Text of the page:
This year for Justin’s 10th birthday he decided on a scientist party. He was originally going to go with a New York City party but decided he wanted to wait on that in favor of doing a few cool science experiments!
For his cake we decided to go with chocolate and vanilla cupcakes. Justin came up with the idea of spelling out Happy Birthday Justin to look like the periodic table of elements.
In the corner of each one I put a 10 for his age. I just decorated the remainder of the cupcakes with icing and little ball candies.
For table decorations I filled various size jars with colored water. We also had radio active rods for the kids! (glow sticks)
I also set up a table for experiments. I filled test tubes with colored water and oil. The kids could play with them and see how the water and oil do not mix.
We bought our tornado tube which was also a big hit with everyone!
We served up some petri dish gummy worms in jello. Can you see our “bacteria” growing (decorator candy balls)
Some of our items and experiments came from Steve Spangler Science.
You can find the petri dishes here.
The first experiment the kids did was to play with jelly marbles. I bought ours at Dollar Tree (they are in the craft section). These are so cool. They are an absorbent polymer. If you put them in a bowl of water and cover them completely you cannot see them in the bowl.
I gave each kid a cupful to play with. They were fascinated that once they were in water they were very difficult to see.
Next up was to blow up a balloon without using your mouth.
The night before the party I put a couple of tablespoons of baking soda into each balloon and gave each kid (and a couple adults) a clean empty water bottle. Into each bottle went about an inch or so of vinegar. The kids attached their balloon to the neck of the bottle. As the baking soda hit the vinegar it created a gas that blew the balloon up!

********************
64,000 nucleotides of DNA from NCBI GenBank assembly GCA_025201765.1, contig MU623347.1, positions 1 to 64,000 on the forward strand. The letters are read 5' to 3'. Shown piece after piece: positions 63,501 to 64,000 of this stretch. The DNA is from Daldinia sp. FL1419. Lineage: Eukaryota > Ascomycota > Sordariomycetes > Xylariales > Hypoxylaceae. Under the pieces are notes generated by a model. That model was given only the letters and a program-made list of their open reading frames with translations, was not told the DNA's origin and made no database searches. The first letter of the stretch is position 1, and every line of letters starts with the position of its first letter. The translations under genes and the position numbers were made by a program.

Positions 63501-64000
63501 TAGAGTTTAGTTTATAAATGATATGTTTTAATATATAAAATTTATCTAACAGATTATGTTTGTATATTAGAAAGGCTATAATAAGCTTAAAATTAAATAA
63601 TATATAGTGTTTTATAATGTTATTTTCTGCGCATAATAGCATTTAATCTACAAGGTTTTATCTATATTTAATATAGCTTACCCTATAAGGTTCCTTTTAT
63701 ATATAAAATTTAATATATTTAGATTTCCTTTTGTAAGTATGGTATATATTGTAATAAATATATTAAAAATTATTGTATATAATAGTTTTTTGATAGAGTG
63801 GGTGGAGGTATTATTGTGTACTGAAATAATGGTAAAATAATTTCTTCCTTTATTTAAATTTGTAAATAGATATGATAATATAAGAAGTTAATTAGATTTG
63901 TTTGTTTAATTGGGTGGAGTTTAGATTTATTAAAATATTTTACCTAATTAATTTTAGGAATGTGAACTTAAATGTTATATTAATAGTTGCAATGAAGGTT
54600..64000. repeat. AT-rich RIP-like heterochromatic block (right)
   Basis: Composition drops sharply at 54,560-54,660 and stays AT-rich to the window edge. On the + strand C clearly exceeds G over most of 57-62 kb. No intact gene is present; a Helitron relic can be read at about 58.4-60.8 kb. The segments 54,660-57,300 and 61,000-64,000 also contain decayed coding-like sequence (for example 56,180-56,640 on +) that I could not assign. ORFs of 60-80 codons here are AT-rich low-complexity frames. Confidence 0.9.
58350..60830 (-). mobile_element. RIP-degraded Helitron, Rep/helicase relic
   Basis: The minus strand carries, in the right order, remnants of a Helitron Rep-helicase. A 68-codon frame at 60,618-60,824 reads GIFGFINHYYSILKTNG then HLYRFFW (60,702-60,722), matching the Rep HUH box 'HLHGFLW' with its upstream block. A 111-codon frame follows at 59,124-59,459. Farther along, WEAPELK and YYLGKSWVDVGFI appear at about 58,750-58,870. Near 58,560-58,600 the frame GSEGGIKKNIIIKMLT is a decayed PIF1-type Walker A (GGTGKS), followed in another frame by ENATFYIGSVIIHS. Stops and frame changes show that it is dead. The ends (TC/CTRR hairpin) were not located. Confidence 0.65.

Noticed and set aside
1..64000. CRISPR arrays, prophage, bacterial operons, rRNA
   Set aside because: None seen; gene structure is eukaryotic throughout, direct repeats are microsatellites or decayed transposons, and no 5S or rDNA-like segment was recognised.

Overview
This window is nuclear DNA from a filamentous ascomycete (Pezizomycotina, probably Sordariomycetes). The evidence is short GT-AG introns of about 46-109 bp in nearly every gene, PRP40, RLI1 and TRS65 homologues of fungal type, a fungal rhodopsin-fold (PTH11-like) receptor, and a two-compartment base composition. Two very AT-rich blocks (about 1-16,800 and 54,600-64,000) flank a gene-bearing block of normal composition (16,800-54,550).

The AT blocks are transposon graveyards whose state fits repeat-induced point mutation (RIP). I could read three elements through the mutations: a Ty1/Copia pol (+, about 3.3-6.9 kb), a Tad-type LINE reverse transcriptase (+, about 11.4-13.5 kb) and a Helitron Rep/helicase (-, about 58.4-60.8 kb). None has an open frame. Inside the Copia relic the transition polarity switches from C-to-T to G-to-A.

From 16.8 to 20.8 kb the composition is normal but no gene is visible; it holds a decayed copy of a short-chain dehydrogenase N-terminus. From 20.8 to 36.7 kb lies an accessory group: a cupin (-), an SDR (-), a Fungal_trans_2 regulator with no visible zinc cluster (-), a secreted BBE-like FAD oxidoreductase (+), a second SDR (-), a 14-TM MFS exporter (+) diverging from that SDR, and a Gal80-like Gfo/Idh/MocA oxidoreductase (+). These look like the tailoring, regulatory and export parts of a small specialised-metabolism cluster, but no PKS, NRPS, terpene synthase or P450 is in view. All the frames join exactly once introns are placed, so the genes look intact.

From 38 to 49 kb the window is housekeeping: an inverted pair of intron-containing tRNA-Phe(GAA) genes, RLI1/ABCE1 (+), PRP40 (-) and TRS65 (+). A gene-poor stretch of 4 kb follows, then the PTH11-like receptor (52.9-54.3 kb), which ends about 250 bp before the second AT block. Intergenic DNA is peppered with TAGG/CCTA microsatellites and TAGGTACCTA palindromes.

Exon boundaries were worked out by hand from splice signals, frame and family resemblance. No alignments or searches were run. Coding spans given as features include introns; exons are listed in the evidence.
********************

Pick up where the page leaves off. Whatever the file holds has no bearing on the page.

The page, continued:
Next up was making Atomic Slime! I actually bought this kit but since the party I found these directions for glow-in-the-dark slime. If I had to do it over I would try the homemade version. I bought the kit because of the glow-in-the-dark factor and realistically unless you have about 20 kids it is a bit pricey. I will say that the kids loved it and the kit comes with two mini black lights that do work very well for their small size (key chain size).
Close up of the slime using the black light. We did turn off the lights and it looked really cool in the dark!
Our final experiment was done outside. We set off film canister rockets! So fun! I neglected to get pictures of this but trust me when I tell you that it was a hit! The kids did it again and again until we were out of alka-seltzer!
You will need: empty film canisters, alka-seltzer tablets and water. You can do this inside I experimented with that but the hall we were using had carpeting and I did not want to have to clean the carpet, so we took this outside!
You can find the film canisters here. There is also a video on how to do this experiment at the bottom of the page!
We gave out goodie bags with these items inside: Pop Rocks because well they are cool to eat! A grow animal for doing your own science experiment at home and some Grab-a-bubbles from Michael’s Craft store. These bubbles do not pop right away, are lots of fun and they look like a test tube!
The kids also went home with their atomic slime, a film canister so they can launch rockets at home!
They also went home with a baby soda bottle test tube filled with water and water cubes. We filled these at the beginning of the party. We checked on their progress throughout the day. They grow very large!
A few more pictures! I missed getting my other niece Kiara in the picture! She had to leave a bit early.